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I have declared two of my models this way:

class EmailAddress(models.Model):
  customer = models.ForeignKey(Customer)
  email_address = models.CharField(max_length=200)
  def __unicode__(self):
    return self.email_address

class Customer(models.Model):
 .
 .
 .
 email_address = models.ForeignKey(EmailAddress)
 def __unicode__(self):
    name = ''+str(self.title)+" "+str(self.first_name)+" "+str(self.last_name)
    return name

The idea is that one customer can have several email addresses associated to him/her...the problem is how to do this correctly...as you can see from my code above, the customer foreign key field has to be after the customer class, but the email address foreign key field has to be after the EmailAddress class...how do I sort out this issue?

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3  
Not related to your question, but there is a serious bug with your unicode method - it doesn't return unicode. If any of your customers have non-ASCII characters in their title or name, Python will crash horribly. Do this instead: name = u'%s %s %s' % (self.title, self.first_name, self.last_name) –  Daniel Roseman Dec 29 '09 at 15:41
    
thank you for the tip Daniel –  Stephen Dec 31 '09 at 14:01
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4 Answers

up vote 2 down vote accepted

I don't see why you want to use a ForeignKey in EmailAddress.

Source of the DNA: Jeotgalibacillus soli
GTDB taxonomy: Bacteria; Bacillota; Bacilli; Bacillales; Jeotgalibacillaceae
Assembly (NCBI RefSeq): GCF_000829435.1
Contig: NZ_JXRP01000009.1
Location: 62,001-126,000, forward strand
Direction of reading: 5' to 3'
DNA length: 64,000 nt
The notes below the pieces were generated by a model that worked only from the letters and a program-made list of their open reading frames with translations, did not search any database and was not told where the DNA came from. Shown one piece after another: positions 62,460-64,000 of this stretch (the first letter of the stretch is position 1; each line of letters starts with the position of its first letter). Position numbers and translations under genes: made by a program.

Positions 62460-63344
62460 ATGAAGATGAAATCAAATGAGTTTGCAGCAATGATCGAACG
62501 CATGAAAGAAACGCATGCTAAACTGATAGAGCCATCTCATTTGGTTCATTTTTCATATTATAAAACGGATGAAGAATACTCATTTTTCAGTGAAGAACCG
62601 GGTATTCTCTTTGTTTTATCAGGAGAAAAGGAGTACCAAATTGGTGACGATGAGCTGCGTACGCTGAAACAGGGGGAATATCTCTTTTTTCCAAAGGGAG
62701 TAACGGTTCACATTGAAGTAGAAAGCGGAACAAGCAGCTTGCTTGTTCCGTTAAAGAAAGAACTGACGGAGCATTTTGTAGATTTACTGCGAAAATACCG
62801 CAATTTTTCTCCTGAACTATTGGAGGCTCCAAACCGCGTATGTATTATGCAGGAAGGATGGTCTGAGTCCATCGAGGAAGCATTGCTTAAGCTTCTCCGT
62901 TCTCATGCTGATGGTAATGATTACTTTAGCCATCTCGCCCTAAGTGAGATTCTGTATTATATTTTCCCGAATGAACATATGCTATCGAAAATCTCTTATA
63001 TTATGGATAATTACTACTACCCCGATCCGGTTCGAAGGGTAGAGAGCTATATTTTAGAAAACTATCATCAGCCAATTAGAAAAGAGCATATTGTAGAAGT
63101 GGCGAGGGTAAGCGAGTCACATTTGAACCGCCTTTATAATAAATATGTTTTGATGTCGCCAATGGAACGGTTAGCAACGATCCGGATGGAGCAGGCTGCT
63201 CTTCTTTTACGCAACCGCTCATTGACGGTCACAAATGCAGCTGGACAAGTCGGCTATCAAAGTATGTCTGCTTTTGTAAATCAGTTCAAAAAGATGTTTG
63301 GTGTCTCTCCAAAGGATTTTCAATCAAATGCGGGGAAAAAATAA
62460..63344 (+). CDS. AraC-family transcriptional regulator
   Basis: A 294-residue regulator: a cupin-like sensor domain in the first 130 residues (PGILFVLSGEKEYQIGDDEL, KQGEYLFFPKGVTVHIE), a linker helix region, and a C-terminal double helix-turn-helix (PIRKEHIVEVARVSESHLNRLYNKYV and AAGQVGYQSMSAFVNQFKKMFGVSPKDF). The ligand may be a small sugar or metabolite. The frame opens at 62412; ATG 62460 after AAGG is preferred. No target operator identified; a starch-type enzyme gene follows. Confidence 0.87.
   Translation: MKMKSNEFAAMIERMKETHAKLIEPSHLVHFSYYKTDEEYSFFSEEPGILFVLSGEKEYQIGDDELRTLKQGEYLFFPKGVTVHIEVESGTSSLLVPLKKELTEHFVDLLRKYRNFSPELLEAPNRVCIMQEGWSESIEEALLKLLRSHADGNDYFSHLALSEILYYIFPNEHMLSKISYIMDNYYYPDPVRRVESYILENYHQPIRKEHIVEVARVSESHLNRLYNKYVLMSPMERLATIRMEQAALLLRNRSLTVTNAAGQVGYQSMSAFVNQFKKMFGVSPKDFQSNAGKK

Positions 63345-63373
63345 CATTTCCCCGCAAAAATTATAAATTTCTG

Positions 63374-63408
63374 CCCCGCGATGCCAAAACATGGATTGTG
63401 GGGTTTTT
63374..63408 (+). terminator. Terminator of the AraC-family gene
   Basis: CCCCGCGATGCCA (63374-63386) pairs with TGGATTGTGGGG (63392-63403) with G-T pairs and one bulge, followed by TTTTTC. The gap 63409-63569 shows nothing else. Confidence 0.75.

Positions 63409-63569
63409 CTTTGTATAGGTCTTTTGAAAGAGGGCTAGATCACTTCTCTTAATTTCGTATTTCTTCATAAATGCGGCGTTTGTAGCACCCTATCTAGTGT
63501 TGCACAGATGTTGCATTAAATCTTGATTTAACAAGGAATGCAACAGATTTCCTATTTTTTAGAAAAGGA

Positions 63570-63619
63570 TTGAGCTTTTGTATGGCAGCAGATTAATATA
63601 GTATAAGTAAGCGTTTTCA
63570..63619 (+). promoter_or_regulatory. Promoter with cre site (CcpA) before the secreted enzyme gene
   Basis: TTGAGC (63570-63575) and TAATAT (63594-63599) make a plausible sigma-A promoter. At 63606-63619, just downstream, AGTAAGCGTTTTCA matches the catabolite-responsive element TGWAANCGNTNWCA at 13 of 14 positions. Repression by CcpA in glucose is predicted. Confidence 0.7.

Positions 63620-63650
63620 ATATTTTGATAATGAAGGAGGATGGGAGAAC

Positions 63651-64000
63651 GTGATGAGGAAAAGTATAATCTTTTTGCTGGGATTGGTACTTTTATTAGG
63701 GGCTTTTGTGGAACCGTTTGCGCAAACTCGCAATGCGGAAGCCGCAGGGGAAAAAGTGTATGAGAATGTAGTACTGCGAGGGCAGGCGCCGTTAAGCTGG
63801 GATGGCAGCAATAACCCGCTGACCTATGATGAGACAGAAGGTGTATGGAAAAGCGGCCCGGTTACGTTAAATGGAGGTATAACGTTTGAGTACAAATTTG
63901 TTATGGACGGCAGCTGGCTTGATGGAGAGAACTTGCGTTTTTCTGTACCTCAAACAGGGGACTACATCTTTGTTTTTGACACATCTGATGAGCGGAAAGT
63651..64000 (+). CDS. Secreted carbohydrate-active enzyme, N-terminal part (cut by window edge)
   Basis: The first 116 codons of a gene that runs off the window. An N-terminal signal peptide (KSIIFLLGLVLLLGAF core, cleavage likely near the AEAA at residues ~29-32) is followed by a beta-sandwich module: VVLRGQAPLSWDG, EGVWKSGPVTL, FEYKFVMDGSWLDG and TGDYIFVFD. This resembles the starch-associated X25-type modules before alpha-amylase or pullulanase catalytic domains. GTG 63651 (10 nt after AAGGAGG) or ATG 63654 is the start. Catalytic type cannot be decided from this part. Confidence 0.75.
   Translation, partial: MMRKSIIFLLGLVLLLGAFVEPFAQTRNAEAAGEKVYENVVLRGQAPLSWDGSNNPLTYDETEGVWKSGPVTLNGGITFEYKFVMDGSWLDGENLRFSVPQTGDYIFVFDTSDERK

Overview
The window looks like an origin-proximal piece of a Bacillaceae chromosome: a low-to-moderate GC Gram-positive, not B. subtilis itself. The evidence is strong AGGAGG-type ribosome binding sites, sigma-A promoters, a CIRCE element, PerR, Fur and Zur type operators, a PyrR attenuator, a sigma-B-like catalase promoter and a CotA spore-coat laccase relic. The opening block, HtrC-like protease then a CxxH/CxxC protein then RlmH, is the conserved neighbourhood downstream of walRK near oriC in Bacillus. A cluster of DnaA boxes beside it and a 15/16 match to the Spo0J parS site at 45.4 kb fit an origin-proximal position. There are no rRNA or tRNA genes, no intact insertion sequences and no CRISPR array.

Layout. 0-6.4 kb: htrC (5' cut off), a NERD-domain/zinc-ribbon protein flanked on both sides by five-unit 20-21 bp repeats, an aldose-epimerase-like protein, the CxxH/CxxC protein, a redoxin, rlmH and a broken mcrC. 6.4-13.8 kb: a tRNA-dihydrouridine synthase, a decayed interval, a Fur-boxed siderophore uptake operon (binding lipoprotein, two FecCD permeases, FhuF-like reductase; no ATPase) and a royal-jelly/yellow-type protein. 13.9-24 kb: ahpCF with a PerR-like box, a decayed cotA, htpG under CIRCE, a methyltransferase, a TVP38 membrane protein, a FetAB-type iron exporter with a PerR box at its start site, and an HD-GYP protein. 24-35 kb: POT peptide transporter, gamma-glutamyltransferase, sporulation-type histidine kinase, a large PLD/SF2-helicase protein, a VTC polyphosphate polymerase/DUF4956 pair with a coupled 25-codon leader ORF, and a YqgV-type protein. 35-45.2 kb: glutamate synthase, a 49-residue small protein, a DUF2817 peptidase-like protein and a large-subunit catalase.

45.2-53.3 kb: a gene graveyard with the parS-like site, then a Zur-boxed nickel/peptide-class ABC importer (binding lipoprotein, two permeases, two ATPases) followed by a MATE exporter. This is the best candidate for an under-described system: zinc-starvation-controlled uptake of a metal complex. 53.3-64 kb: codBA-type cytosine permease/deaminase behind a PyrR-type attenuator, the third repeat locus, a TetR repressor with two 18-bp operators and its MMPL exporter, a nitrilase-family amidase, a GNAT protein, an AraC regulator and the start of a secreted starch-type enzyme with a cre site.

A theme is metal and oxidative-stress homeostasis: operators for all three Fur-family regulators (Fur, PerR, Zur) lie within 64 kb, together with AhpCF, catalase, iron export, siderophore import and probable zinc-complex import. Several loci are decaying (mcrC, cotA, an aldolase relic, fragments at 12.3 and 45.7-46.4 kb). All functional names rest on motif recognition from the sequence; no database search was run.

Extract from Python web development with Django:

Foreign keys are generally used to define one-to-many (or many-to-one) relationships. In the next example a Book has a single Author and an Author can have many Books.

class Author(models.Model):
    name = models.CharField(max_length=100)

class Book(models.Model):
    title = models.CharField(max_length=100)
    author = models.ForeignKey(Author)
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Menda's answer is correct. There isn't really an ordering problem because the Customer model doesn't need a ForeignKey field. Just remove that and flip the order in which the classes are defined.

class Customer(models.Model):
    pass

class EmailAddress(models.Model):
    customer = models.ForeignKey(Customer)
    email_address = models.CharField(max_length=200)

There's also a Django email field you can use. See Django EmailField. Just wanted to mention that in case it could add value to you application.

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There is a serious logic flaw here - ForeignKey from Customer to Email would mean that each customer has only one email. You would want to skip that foreignkey alltogether:

class Email(models.Model):
    customer = models.ForeignKey(Customer, related_name='email_addresses')

then simply do customer.email_addresses to get a list of all emails. You dont need another ForeignKey, django uses relationships defined in one model (unlike RoR and other MVC frameworks)

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Just add single-quotes around Customer:

class EmailAddress(models.Model):
  customer = models.ForeignKey('Customer')
  email_address = models.CharField(max_length=200)
  def __unicode__(self):
    return self.email_address
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